The Citrus Bowl has long been one of college football's most prestigious bowls outside of the New Year's Six. With its rich history and sacred 1 PM ET slot on ABC on New Year's Day, it is a worthy consolation prize for SEC and Big Ten teams just left out of the New Year's Six.
The bowl has seen some great matchups in recent memory, but this year's matchup could follow last year's boring blowout. In the last Citrus Bowl, 10-3 LSU demolished Purdue 63-7 to end the Boilermakers' best season in years on a somber note.
This year, the Big Ten race is the same as since 2021: a dull two-team battle. Michigan and Ohio State are again lightyears ahead of the rest of the Big Ten, especially the Big Ten West. Penn State remains consistently solid. However, they still could not beat Michigan and Ohio State. The same can be said about Iowa, who sits at 8-2 with losses to Minnesota and Penn State.
The rest of the conference is a mess of mediocrity. Rutgers and Maryland are both 6-4. Unfortunately, they have games against two of the league's "big three." The Big Ten West features five 5-5 teams below Iowa.
So, where does the Citrus Bowl fit in this? The Citrus Bowl has the first choice of Big Ten teams after the New Year's Six. The winner of Michigan/Ohio State seems destined for the Playoff, while the loser will take a New Year's Six bid to the Orange Bowl. Penn State has arguably the best resume of any two-loss team, so they will likely play in the New Year's Six.
This leaves Iowa as the best Big Ten team outside of the New Year's Six. Unfortunately, the Hawkeyes played in the Citrus Bowl on New Year's Day 2022, making a return trip in such a short time unlikely. Consequently, the Citrus Bowl may have to choose from the Big Ten's middling teams.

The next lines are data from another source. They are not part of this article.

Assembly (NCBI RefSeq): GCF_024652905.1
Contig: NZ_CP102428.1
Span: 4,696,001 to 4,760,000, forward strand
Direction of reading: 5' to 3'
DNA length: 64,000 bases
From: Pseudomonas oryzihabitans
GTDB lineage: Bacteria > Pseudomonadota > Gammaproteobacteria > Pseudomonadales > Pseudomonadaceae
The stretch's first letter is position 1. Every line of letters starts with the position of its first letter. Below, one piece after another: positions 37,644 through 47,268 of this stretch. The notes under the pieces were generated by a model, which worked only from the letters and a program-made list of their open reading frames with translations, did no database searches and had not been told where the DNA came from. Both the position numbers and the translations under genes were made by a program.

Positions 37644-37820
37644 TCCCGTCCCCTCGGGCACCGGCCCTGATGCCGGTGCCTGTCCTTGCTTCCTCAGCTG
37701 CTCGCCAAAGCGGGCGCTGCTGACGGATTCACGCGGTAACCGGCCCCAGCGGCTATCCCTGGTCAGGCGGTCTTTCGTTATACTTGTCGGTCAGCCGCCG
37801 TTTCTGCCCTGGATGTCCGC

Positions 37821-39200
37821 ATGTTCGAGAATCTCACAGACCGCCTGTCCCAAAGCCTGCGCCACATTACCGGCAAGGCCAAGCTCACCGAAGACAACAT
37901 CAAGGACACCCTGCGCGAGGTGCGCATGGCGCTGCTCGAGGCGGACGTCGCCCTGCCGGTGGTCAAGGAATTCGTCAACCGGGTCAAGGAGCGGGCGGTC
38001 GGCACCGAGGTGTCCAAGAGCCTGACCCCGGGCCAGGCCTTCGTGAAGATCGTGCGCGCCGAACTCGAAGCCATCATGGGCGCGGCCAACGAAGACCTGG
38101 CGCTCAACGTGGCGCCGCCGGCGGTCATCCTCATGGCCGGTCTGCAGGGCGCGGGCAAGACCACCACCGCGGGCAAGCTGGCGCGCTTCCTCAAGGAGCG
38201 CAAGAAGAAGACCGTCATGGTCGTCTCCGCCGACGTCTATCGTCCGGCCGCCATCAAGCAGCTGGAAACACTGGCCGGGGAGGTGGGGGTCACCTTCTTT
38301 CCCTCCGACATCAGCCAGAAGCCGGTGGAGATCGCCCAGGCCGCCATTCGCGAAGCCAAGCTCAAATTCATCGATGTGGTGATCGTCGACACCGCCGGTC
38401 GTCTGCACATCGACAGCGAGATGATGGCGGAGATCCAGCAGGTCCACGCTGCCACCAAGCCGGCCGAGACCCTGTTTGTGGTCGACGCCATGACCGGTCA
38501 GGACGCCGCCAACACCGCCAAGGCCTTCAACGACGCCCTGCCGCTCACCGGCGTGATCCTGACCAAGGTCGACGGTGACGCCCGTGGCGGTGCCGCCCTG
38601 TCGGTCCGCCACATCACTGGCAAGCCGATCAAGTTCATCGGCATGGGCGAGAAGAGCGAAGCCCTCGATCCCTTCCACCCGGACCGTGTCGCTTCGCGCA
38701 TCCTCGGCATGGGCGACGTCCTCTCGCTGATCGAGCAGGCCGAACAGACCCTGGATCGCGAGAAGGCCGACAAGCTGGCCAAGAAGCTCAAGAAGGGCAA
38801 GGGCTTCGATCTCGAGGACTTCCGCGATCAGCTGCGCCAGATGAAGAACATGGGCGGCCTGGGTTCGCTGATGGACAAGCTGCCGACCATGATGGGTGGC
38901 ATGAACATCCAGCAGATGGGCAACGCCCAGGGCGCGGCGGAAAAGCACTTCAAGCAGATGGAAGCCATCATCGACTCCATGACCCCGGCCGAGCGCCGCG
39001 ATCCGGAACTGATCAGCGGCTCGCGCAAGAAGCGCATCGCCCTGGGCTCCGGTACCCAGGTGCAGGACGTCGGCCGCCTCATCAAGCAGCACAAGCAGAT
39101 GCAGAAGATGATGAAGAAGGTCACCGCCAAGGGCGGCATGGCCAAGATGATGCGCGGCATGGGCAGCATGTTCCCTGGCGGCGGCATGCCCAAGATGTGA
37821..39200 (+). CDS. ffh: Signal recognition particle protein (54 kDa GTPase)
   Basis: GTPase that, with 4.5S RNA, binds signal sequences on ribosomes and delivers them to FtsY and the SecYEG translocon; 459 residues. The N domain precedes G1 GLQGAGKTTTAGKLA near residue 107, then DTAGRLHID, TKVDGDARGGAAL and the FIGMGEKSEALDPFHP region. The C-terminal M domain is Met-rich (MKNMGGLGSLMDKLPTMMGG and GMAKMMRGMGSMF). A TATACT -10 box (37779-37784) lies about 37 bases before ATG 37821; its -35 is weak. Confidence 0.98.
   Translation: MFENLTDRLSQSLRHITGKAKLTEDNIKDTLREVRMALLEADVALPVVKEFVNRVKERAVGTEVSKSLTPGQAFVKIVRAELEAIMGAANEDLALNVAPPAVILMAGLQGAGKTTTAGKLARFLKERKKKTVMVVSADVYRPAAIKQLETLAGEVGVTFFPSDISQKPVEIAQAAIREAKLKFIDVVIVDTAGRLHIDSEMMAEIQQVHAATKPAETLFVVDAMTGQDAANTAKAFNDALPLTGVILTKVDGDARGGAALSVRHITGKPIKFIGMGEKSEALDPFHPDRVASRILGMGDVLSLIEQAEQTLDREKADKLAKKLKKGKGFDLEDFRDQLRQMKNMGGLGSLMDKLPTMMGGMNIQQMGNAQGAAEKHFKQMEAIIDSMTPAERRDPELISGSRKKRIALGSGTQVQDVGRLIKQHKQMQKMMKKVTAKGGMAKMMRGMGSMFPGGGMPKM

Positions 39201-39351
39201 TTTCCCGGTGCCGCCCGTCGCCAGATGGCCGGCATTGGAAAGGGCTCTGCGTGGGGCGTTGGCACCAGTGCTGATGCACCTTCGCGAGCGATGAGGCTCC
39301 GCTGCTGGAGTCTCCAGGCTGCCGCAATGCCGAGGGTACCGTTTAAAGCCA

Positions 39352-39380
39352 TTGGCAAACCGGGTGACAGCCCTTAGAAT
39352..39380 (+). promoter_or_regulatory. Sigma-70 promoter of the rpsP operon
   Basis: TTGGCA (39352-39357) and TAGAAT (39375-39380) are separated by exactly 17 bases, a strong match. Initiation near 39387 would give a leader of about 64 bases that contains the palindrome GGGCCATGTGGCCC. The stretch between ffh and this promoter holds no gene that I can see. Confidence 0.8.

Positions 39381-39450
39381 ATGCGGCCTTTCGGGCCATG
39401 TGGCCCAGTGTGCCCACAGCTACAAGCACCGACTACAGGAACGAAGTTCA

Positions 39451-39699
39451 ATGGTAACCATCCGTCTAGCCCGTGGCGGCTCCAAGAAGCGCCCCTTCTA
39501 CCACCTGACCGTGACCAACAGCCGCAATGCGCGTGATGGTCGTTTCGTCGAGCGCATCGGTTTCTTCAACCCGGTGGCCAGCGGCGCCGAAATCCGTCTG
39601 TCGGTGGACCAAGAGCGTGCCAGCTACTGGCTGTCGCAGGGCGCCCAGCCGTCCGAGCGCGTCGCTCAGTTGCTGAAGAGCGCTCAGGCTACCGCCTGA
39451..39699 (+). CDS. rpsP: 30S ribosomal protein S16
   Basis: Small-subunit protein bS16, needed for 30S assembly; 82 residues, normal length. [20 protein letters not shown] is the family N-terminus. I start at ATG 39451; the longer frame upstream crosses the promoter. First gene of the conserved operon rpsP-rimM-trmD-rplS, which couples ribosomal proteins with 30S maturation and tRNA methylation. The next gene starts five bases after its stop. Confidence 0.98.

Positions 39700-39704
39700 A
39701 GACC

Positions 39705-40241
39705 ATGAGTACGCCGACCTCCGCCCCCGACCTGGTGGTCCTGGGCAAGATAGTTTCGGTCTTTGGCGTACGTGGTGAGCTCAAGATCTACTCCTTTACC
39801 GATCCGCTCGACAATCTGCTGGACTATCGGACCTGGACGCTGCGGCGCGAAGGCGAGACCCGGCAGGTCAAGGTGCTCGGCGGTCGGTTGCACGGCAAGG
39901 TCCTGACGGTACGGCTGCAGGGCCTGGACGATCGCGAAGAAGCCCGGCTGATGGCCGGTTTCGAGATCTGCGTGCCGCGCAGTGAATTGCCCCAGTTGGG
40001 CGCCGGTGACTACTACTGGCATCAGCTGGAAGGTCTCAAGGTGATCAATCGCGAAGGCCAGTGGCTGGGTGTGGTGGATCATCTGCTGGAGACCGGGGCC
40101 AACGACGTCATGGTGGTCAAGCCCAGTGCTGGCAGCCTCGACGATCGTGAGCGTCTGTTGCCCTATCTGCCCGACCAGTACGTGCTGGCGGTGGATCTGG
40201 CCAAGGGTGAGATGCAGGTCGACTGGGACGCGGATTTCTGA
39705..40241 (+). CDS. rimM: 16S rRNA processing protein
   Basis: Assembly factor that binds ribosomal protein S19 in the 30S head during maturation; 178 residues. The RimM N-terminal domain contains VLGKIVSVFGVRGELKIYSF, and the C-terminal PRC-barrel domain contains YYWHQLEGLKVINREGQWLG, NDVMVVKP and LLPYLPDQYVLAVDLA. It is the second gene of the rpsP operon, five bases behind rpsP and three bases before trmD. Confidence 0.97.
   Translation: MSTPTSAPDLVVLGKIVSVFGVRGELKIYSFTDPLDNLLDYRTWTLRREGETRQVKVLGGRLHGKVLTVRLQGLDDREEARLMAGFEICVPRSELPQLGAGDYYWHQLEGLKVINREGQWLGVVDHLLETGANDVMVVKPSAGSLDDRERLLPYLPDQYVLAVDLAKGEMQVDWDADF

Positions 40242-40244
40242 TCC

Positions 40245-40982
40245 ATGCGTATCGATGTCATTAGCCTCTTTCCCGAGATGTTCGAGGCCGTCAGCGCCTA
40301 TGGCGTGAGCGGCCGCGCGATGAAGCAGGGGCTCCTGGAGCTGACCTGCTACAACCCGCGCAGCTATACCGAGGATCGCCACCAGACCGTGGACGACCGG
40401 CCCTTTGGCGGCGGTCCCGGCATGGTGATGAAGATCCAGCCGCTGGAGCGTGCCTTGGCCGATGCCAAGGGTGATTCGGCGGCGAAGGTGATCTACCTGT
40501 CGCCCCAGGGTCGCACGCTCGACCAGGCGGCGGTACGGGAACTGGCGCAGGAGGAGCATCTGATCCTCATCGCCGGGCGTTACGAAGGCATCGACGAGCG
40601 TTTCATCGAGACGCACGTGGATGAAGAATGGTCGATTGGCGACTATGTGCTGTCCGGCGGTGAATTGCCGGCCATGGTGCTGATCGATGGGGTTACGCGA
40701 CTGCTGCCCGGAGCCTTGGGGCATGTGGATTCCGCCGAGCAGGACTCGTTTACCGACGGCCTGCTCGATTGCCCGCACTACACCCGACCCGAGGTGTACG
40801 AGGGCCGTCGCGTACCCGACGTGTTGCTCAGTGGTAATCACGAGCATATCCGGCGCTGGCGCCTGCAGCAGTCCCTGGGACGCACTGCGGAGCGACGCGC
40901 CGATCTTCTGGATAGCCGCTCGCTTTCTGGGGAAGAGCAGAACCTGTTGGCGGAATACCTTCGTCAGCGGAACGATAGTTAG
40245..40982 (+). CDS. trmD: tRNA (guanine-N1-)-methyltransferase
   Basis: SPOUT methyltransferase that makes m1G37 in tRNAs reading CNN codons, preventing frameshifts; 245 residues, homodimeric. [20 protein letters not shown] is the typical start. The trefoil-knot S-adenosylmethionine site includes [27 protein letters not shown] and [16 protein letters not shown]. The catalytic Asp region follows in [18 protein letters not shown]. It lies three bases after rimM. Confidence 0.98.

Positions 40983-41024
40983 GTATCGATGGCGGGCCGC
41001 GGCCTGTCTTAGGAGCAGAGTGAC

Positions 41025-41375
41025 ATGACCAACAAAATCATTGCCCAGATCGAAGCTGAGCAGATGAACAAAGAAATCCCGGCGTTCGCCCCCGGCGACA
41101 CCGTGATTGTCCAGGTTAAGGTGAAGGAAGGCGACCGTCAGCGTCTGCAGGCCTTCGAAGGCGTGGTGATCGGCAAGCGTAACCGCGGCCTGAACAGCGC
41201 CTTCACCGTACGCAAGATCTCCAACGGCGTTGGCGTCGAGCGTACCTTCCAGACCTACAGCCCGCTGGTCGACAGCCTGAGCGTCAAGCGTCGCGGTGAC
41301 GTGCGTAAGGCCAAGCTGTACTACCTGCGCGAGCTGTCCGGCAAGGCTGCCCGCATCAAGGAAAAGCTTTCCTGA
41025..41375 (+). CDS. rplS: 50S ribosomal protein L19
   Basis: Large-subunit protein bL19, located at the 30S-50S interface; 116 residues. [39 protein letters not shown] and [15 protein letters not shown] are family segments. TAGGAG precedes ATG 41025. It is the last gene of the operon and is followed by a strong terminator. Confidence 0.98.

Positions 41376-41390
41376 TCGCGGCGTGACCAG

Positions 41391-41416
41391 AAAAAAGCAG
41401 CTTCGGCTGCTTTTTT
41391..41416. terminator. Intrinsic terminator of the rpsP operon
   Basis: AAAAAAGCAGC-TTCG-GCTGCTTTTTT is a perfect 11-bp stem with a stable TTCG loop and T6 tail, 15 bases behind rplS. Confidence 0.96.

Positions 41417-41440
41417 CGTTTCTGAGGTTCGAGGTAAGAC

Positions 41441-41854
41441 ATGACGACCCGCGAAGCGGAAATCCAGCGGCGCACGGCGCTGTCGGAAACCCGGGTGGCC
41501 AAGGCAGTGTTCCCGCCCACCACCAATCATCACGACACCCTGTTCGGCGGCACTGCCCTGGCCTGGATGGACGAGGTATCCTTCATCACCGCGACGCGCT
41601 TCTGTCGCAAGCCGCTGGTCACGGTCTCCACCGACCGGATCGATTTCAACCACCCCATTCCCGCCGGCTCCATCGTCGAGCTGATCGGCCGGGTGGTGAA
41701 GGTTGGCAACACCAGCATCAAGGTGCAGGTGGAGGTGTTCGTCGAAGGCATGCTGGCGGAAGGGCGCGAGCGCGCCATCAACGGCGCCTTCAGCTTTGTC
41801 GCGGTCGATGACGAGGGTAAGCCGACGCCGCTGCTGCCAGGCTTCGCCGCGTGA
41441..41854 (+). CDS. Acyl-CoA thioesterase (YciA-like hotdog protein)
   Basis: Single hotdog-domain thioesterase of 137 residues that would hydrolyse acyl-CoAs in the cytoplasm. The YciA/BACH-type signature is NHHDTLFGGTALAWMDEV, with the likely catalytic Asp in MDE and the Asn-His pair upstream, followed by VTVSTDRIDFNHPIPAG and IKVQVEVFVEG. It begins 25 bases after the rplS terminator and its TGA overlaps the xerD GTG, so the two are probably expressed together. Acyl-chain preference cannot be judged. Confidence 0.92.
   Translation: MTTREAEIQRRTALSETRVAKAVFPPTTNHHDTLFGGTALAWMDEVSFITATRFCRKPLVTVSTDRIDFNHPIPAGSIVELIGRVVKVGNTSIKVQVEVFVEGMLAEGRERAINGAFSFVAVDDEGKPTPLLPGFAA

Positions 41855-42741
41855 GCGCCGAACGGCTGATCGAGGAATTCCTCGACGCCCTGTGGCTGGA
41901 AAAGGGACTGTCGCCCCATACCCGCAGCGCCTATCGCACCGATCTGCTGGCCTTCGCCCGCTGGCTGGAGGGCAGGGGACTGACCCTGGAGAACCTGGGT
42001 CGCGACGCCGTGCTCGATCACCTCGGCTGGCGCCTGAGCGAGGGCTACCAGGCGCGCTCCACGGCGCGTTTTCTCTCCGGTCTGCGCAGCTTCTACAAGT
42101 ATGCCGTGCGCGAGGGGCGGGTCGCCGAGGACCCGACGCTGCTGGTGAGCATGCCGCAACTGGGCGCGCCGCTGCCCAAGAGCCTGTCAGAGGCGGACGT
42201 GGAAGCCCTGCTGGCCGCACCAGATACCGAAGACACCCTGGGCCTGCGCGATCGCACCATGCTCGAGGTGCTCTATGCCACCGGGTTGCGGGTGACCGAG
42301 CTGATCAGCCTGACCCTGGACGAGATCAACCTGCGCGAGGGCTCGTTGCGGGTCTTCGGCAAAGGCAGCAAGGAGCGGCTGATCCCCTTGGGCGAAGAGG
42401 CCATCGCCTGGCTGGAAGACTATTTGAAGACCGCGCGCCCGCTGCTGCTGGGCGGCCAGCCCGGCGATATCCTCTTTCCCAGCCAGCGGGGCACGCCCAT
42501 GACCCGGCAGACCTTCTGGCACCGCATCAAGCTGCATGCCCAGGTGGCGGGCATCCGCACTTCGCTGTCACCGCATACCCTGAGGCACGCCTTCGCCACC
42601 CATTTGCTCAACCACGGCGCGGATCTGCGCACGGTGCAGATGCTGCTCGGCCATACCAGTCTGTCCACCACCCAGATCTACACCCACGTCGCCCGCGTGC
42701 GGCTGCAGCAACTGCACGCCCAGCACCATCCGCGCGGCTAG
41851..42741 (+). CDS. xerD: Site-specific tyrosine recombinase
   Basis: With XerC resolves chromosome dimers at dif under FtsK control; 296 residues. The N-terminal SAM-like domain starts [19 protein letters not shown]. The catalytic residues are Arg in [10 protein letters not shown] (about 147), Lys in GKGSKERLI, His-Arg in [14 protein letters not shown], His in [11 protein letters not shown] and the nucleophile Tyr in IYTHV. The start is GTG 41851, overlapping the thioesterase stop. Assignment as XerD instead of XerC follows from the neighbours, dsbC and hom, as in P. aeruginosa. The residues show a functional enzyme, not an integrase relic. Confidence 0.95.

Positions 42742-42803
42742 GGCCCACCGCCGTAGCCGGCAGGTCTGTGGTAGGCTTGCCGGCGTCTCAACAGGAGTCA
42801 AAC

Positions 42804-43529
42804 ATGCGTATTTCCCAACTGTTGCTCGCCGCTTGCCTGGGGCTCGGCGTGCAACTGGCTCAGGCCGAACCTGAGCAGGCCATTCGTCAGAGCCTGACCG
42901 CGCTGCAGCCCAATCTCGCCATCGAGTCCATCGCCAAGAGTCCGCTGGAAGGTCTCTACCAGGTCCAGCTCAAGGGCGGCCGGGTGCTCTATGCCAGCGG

The worst scenario for the Citrus Bowl is a repeat of last year's 63-7 thrashing, but a sequel looks realistic. In the SEC, either 10-2 Missouri or 10-2 Ole Miss may get left out of the New Year's Six, dropping one of them to the Citrus Bowl. The best schools in the Big Ten's 6-4/5-5 bunch, Rutgers or Maryland, would likely be multiple-score underdogs against either school.
Surprisingly, some benefits to this situation exist for the Citrus Bowl. The bowl's prestige and limited number of appearances among eligible teams could cause teams to travel well. Below is a breakdown of Citrus Bowl appearances among the Big Ten's 6-4 and 5-5 teams:
The table shows that Citrus Bowl appearances are rare for these schools as some have substantial droughts or no appearances. Rutgers, Maryland, and Illinois fans would likely treasure an appearance in the Citrus Bowl. Additionally, the TV viewership among those schools would be substantial as the Citrus Bowl has a traditional time slot on ABC.
The other benefit is geographical. One does not need a geography degree to realize much of the Big Ten is far from Orlando. Maryland is the only Big Ten school not ridiculously distant from Orlando. Maryland's campus is around 860 miles from the Florida city, or a 12-hour drive away. In comparison, the next closest Big Ten school in the 6-4/5-5 pack, Illinois, is around 1,060 miles or a 15.5-hour drive away. With the current state of the Big Ten, this year is the best for the Citrus Bowl to choose a team based on geography.
Believe it or not, this year is pivotal for the Citrus Bowl. With the 12-team playoff on the way next year, the Citrus Bowl's prestige could decline, with many teams tied up in the expanded field. This year's selection could be a sign of the times for the bowl. In the end, the Citrus Bowl race is one of the most intriguing outside of the New Year's Six for its wackiness and nearly unprecedented nature.